EBooks - Fiction, Nonfiction 1000s of them ~ Index

 
 
 

At Sudleigh Fair by Alice Brown

Tale of New England Life

Delilah Joyce was sitting on her front doorstone with a fine disregard of the fact that her little clock had struck eight of the morning, while her bed was still unmade. The Tiverton folk who disapproved of her shiftlessness in letting the golden hours, run thus to waste, did grudgingly commend her for airing well. Her bed might not even be spread up till sundown, but the sheets were always hanging from her little side window, in fine weather, flapping dazzlingly in the sun; and sometimes her feather-bed lay, the whole day long, on the green slope outside, called by Dilly her “spring,” only because the snow melted first there on the freedom days of the year. The new editor of the Sudleigh “Star,” seeing her slight, wiry figure struggling with the bed like a very little ant under a caterpillar all too large, was once on the point of drawing up his horse at her gate. He was a chivalrous fellow, and he wanted to help; but Brad Freeman, hulking by with his gun at the moment, stopped him.

“That's only Dilly wrastlin' with, her bed,” he called back, in the act of stepping over the wall into the meadow. “'Twon't do no good to take holt once, unless you're round here every mornin' 'bout the same time. Dilly'll git the better on't. She al'ays does.” So the editor laughed, put down another Tiverton custom in his mental notebook, and drove on.

Dilly was a very little woman, with abnormally long and sinewy arms. Her small, rather delicate face had a healthy coat of tan, and her iron-gray hair was braided with scrupulous care. She resembled her own house to a striking degree; she was fastidiously neat, but not in the least orderly. The Tiverton housekeepers could not appreciate this attitude in reference to the conventional world. It was all very well to keep the kitchen floor scrubbed, but they did believe, also, in seeing the table properly set, and in finishing the washing by eight o'clock on Monday morning. Now Dilly seldom felt inclined to set any table at all. She was far more likely to take her bread and milk under a tree; and as for washing, Thursday was as good a day as any, she was wont to declare. Moreover, the tradition of hanging garments on the line according to a severely classified system, did not in the least appeal to her.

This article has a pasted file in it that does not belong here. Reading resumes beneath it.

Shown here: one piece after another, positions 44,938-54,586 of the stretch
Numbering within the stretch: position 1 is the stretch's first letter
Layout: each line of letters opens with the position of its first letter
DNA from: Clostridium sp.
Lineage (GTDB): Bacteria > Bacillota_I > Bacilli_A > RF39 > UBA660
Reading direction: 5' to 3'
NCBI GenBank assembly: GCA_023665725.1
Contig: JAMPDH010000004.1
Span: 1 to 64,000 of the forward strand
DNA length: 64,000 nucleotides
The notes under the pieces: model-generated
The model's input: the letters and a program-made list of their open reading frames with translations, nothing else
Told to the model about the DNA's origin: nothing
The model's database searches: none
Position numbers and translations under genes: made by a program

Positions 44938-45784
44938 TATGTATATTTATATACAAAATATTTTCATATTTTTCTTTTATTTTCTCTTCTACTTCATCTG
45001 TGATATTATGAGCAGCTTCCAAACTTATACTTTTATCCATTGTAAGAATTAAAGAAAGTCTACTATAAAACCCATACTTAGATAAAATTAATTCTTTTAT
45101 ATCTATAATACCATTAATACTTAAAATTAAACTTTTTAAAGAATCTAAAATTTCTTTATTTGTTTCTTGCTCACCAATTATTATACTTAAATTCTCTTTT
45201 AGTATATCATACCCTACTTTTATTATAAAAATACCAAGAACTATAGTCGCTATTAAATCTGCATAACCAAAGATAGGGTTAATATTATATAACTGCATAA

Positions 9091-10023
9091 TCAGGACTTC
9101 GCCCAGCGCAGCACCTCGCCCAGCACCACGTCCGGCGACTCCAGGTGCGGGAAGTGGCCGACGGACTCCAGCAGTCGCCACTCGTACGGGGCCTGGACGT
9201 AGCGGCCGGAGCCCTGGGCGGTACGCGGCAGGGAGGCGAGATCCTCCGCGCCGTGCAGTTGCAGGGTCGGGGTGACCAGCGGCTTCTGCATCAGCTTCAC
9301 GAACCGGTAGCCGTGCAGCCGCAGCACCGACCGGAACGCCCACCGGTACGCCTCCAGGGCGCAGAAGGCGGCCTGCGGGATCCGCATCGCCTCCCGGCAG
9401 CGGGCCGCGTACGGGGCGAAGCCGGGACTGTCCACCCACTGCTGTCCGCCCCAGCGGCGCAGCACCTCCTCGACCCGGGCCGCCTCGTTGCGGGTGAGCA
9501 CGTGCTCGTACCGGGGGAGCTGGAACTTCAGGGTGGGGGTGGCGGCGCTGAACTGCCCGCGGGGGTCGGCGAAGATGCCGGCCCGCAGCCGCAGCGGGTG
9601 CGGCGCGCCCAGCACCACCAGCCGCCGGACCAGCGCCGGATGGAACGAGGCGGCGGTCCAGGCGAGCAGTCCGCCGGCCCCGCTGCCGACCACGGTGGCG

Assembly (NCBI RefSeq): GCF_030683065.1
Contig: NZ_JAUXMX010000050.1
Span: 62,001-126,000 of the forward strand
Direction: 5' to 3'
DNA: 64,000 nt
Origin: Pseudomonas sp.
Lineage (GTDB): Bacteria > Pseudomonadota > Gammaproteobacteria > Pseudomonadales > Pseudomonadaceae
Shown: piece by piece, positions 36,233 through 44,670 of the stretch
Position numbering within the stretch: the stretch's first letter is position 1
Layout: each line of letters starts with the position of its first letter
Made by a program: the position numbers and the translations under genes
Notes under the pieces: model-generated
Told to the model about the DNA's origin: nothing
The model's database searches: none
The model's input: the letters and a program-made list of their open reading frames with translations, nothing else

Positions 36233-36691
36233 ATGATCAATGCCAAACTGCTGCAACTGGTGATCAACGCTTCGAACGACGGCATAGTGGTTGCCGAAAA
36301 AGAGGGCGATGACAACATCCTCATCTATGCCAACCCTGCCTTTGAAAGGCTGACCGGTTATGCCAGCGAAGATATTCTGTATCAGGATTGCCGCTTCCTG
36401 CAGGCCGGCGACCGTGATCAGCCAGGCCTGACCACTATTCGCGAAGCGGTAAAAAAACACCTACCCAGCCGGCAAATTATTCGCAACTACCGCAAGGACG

“I guess a petticoat'll dry jest as quick if it's hung 'side of a nightgown,” she told her critics, drily. “An' when you come to hangin' stockin's by the pair, better separate 'em, I say! Like man an' wife! Give 'em a vacation, once in a while, an' love'll live the longer!”

Dilly was thinking, this morning, of all the possibilities of the lovely, shining day. So many delights lay open to her! She could take her luncheon in her pocket, and go threading through the woods behind her house. She could walk over to Pine Hollow, to see how the cones were coming on, and perchance scrape together a basket of pine needles, to add to her winter's kindling; or she might, if the world and the desires thereof assailed her, visit Sudleigh Fair. Better still, she need account to nobody if she chose to sit there on the doorstone, and let the hours go unregretted by. Presently, her happy musing was broken by a ripple from the outer world. A girl came briskly round the corner where the stone-wall lay hidden under a wilderness of cinnamon rosebushes and blackberry vines,—Rosa Tolman, dressed in white pique, with a great leghorn hat over her curls. The girl came hurrying up the path, with a rustle of starched petticoats, and still Dilly kept her trance-like posture.

“I know who 'tis!” she announced, presently, in a declamatory voice. “It's Rosy Tolman, an' she's dressed in white, with red roses, all complete, an' she's goin' to Sudleigh Cattle-Show.”

Rosa lost a shade of pink from her cheeks. Her round blue eyes widened, in an unmistakable terror quite piteous to see.

“O Dilly!” she quavered, “how do you know such things? Why, you 'ain't looked at me!”

Dilly opened her eyes, and chuckled in keen enjoyment.

“Bless ye!” she said, “I can't help imposin' on ye, no more 'n a cat could help ketchin' a mouse, if't made a nest down her throat. Why, I see ye comin' round the corner! But when folks thinks you're a witch, it ain't in human natur' not to fool 'em. I am a witch, ain't I, dear? Now, ain't I?”

Rosa's color had faltered back, but she still stood visibly in awe of her old neighbor.

“Well,” she owned, “Elvin Drew says you can see in the dark, but I don't know's he means anything by it.”

Again Dilly broke into laughter, rocking back and forth, in happy abandonment.